Lecture Notes (1) - Lecture 2 2008-09-03 Topics: 1. Sources...

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Lecture 2 19:04 Topics:     1. Sources of Law 2. Civil and Criminal Cases Sources of Law     Five Sources of Law     U.S. Constitution Statutes Administrative Regulations Common Law Court Orders U.S. Constitution More important than other sources of law No other source of law can conflict with constitutional ideas. Constitutional Power:     o Legislative Power  – The authority to take ideas and create laws from  them. Congress House of Representatives (435)
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Senate (100) o Executive Power  – The legal authority to enforce the laws that exist. o Judicial Power  – The authority to determine what laws mean. Many laws are vague and unclear Allows for increased power of laws (how the court determines them.)  The Final word. Statues If statue gets enough support, it becomes a real law. o 3 Part Approval:     1. Idea is passed by a majority vote in the House. 2. Idea is passed by a majority vote in the Senate. 3. Idea is passed by the President. Checks and Balances     President’s Power over Congress o Veto Congress’ Power over the President o Override President’s Veto (Requires 2/3rds of Congress) o Impeachment (Requires majority vote from House)   (Requires 2/3  majority vote from Senate) President’s Power over the Supreme Court o Can nominate replacement justice for the Supreme Court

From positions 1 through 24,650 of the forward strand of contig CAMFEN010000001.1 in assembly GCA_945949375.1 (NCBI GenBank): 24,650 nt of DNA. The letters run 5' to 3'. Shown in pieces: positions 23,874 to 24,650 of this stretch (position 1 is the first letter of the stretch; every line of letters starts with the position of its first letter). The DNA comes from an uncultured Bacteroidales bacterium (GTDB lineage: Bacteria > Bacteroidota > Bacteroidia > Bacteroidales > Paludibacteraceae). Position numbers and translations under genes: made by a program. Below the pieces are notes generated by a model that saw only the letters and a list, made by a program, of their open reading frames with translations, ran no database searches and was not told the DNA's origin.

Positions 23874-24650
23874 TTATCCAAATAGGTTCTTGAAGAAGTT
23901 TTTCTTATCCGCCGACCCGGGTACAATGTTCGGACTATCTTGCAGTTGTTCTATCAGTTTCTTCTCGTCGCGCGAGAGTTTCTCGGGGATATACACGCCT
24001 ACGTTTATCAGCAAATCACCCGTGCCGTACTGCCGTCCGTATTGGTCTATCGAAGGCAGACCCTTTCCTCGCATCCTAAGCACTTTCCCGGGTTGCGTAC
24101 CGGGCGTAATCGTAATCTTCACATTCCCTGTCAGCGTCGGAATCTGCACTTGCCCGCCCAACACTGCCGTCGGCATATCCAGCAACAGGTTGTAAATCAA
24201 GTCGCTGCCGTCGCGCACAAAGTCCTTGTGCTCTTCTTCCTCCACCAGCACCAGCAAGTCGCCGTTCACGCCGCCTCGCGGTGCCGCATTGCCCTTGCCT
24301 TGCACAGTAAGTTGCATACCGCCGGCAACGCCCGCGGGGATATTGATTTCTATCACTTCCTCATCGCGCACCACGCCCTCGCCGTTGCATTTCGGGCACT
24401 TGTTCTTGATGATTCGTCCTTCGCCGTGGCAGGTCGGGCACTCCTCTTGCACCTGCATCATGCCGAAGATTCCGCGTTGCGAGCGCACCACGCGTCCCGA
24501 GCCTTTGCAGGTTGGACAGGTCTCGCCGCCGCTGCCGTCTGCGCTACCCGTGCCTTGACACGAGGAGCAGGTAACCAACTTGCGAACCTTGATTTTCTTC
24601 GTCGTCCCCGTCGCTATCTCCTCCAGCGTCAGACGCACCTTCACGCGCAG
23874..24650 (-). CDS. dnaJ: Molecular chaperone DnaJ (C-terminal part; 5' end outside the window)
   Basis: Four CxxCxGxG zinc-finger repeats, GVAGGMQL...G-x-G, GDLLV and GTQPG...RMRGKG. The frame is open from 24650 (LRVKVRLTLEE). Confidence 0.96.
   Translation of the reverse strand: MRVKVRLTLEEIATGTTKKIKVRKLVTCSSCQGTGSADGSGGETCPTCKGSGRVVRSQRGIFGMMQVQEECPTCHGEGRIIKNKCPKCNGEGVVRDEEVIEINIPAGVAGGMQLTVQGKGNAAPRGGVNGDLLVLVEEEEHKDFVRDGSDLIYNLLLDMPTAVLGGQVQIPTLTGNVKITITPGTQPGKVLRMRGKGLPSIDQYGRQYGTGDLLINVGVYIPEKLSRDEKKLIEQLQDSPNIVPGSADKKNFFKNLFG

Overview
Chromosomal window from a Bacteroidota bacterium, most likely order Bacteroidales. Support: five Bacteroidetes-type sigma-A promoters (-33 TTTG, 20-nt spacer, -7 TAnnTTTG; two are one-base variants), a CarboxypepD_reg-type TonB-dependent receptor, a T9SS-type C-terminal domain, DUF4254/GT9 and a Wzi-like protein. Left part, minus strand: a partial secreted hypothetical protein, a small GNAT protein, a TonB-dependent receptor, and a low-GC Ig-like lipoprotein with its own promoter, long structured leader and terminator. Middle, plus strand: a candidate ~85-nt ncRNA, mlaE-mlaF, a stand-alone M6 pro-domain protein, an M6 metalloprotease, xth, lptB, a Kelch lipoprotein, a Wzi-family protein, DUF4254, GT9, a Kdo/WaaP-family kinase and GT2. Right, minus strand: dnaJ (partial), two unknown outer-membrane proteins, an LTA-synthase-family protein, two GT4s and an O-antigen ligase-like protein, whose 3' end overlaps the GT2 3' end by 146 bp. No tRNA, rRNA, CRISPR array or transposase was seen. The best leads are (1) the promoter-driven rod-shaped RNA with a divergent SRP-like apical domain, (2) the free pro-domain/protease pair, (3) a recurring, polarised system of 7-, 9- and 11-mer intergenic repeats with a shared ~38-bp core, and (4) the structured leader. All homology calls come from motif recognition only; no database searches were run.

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The Supreme Court Power over the President o Can Ignore the President (cannot be bullied or pushed into anything) Senate Power over the Supreme Court o “Confirmation” Power over President’s Supreme Court nomination o Amend the Constitution The Supreme Court Power over Congress o Judicial Review – Gets final word on whether the statue will be allowed Administrative Regulations Government agencies given the power to create their own rules/laws (IRS,  EPA, etc.) Rules/Laws = Administrative regulations Common Law Following past court decisions (based on previous cases) Court Orders Requirements courts place on individuals or companies Civil and Criminal Cases     Civil Cases
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o Suits between private individuals, groups, or businesses Criminal Cases o The government goes against a wrongdoer of violating a criminal law o Seek to punish somebody for violating a criminal law Plaintiff  – A person who is suing somebody else (injury, loss, money) Defendant  – Accused of wrongdoing Civil:      Types of Punishments: Cash Damages - Awarded Money (From defendant to plaintiff) Injunction  – Court order to stop doing something Specific Performance  – Court order to do something Criminal: Types of Punishments
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Lecture Notes (1) - Lecture 2 2008-09-03 Topics: 1. Sources...

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